The first ever molecule formed in the universe — helium hydride, or HeH+ — has been detected in space for the first time, a new study reports.

The elusive molecule was found in the young planetary nebula NGC 7027, where HeH+ is being formed by a white dwarf star.

Around 13 billion years ago this molecular bond would have formed as positively charged particles combined with hydrogen atoms in the early cooling universe.

The discovery was made using a telescope which is carried up into the Earth's atmosphere, and above its signal-damping effects, by a special aeroplane. 

The finding, led by researchers from the Max Planck Institute for Radio Astronomy,  brings to the end a search for the molecule which began back in the late 1970s. 

As the early universe cooled below 4,000°K (6740°F/3,727°C) some 13 billion years ago, the light elements produced from the Big Bang began to combine.

It is believed that neutral helium atoms and ionised hydrogen - or protons - reacted to form ions of HeH+.

This would have been the first type of molecular bond to ever form in the universe.

HeH+ would have ultimately gone on to react with neutral hydrogen, paving the way to the formation of molecular hydrogen — and the beginning of the universe as we know it today.

Despite both its significance in the history of the universe, and having been first successfully synthesised in the laboratory in 1925, attempts to detect the molecule out in the universe itself had previously been to no avail.

The hunt began in the late seventies, when chemical models suggested that HeH+ might exist in detectable amounts in nearby interstellar nebulae. 

'The chemistry of the Universe began with HeH+,' said lead author and astrophysicist Rolf Güsten, of the Max Planck Institute for Radio Astronomy (MPIfR), in Germany.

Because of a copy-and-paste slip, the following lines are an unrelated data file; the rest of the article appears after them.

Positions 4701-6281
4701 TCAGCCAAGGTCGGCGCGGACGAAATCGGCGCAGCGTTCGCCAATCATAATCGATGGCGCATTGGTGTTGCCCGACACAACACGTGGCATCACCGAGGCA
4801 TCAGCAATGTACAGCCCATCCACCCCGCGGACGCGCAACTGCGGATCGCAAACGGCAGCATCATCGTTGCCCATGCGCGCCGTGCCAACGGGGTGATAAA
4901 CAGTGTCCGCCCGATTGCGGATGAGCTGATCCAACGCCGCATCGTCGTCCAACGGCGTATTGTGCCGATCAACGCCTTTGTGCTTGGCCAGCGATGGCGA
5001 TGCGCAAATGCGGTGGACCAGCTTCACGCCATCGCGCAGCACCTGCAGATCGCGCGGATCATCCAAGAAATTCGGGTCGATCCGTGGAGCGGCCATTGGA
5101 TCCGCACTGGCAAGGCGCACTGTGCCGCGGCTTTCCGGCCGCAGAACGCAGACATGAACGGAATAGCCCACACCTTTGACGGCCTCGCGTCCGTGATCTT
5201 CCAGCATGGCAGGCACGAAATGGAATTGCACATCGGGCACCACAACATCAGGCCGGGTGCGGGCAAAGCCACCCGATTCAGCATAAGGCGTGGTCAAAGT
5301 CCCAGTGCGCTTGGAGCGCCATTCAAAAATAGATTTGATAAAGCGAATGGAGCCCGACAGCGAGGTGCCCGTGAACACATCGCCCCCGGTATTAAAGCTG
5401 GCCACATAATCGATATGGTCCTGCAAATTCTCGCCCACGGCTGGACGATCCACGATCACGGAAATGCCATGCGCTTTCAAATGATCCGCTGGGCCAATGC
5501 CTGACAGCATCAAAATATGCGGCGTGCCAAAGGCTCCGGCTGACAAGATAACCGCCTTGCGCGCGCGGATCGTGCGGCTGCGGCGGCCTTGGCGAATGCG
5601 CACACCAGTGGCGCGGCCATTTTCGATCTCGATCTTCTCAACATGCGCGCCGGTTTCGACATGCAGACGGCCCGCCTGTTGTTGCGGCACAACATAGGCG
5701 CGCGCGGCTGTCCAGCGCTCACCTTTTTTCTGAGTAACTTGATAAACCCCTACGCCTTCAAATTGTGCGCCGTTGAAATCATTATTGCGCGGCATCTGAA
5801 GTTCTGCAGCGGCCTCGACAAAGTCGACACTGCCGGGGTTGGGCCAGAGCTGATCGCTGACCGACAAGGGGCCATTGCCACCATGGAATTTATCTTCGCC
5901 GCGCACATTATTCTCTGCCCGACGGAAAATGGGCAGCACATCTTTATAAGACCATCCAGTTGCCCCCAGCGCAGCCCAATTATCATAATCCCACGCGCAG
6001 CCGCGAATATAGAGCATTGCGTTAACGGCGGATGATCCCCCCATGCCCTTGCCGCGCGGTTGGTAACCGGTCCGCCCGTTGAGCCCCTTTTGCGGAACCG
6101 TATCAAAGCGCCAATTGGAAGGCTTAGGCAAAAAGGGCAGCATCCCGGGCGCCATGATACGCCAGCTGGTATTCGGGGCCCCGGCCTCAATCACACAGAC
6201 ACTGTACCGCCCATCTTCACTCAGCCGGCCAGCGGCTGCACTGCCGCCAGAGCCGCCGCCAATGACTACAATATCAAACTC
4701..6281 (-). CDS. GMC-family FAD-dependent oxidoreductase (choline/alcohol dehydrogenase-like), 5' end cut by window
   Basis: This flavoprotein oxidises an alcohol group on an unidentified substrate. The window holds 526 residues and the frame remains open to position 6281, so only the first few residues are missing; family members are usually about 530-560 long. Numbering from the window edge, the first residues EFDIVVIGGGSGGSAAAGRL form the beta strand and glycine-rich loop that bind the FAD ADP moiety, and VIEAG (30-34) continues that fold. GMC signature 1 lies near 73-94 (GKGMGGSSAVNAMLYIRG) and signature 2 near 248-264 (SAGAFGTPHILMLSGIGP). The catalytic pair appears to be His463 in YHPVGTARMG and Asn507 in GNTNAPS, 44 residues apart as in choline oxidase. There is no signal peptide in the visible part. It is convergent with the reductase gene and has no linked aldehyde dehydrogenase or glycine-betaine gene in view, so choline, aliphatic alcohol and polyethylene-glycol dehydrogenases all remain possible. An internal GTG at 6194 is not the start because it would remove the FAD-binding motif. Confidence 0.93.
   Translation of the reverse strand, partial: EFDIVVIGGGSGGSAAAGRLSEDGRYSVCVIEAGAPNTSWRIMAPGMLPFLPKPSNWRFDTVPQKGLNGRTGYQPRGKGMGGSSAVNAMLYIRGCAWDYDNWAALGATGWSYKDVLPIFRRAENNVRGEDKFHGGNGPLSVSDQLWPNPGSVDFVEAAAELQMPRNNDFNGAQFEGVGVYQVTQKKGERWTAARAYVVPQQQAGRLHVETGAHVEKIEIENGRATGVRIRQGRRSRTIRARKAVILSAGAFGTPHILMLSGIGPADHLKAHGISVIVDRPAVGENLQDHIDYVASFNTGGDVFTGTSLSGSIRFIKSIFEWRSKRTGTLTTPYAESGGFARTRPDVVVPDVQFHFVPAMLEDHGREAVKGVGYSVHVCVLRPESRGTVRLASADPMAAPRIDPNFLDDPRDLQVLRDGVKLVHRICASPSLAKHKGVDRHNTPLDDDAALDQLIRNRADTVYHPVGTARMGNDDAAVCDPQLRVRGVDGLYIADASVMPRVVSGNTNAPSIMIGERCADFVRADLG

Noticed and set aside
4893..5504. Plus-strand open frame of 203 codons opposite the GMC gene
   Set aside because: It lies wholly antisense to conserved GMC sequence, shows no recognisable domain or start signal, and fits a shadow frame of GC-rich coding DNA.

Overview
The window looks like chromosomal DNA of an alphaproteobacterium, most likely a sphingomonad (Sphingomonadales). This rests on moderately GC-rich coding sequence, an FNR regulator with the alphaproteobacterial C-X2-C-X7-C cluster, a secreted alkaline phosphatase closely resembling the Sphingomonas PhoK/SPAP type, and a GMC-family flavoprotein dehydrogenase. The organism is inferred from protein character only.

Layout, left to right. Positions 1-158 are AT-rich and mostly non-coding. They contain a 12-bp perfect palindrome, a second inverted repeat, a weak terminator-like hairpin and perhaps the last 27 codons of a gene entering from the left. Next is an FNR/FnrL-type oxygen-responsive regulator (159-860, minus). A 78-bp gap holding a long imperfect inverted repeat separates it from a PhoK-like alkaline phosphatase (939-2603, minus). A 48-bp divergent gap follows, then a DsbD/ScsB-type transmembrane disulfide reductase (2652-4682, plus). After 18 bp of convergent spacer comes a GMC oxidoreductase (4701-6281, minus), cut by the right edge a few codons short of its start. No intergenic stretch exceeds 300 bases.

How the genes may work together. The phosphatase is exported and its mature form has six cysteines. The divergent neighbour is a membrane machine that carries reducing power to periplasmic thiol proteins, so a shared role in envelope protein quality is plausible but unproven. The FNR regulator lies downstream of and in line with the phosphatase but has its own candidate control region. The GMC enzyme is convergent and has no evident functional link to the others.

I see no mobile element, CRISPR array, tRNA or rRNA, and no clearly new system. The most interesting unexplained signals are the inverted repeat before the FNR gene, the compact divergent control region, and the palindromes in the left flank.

'The lack of definitive evidence of its very existence in interstellar space has been a dilemma for astronomy for a long time.'

The failure to spot naturally-formed HeH+ out in space had been casting doubt on the understanding that had been developed of the chemical processes that were thought to have formed it in the early individual.

However, past hunts were only unsuccessful because the available spectrometer technology used all had too limited resolving power at the relevant wavelengths in which the molecule would be found. 

With new technology, however, the search has finally come to an end. 

Dr Güsten and colleagues from the MPIfR joined forces with researchers from Johns Hopkins University in Baltimore, both the Universities of Cologne and Applied Sciences Bonn-Rhein-Sieg in Germany, as well as the Institute of Millimetre Radioastronomy in France.

The international team made use of the high-resolution German Receiver for Astronomy at Terahertz Frequencies (GREAT) spectrometer to detect the infrared signals emitted by helium hydride ions.

The GREAT device is located on-board the Stratospheric Observatory for Infrared Astronomy (SOFIA), a modified Boeing 747 aircraft that carries a reflecting telescope.

The scientific research craft is operated by NASA and the German Aerospace Centre.

SOFIA is capable of flying above the majority of the water vapour in the atmosphere, the presence of which blocks some infrared signals from reaching the ground.

'With recent advancements in terahertz technologies is has now become possible to perform high-resolution spectroscopy at the required far-infrared wavelength', Dr Güsten added.

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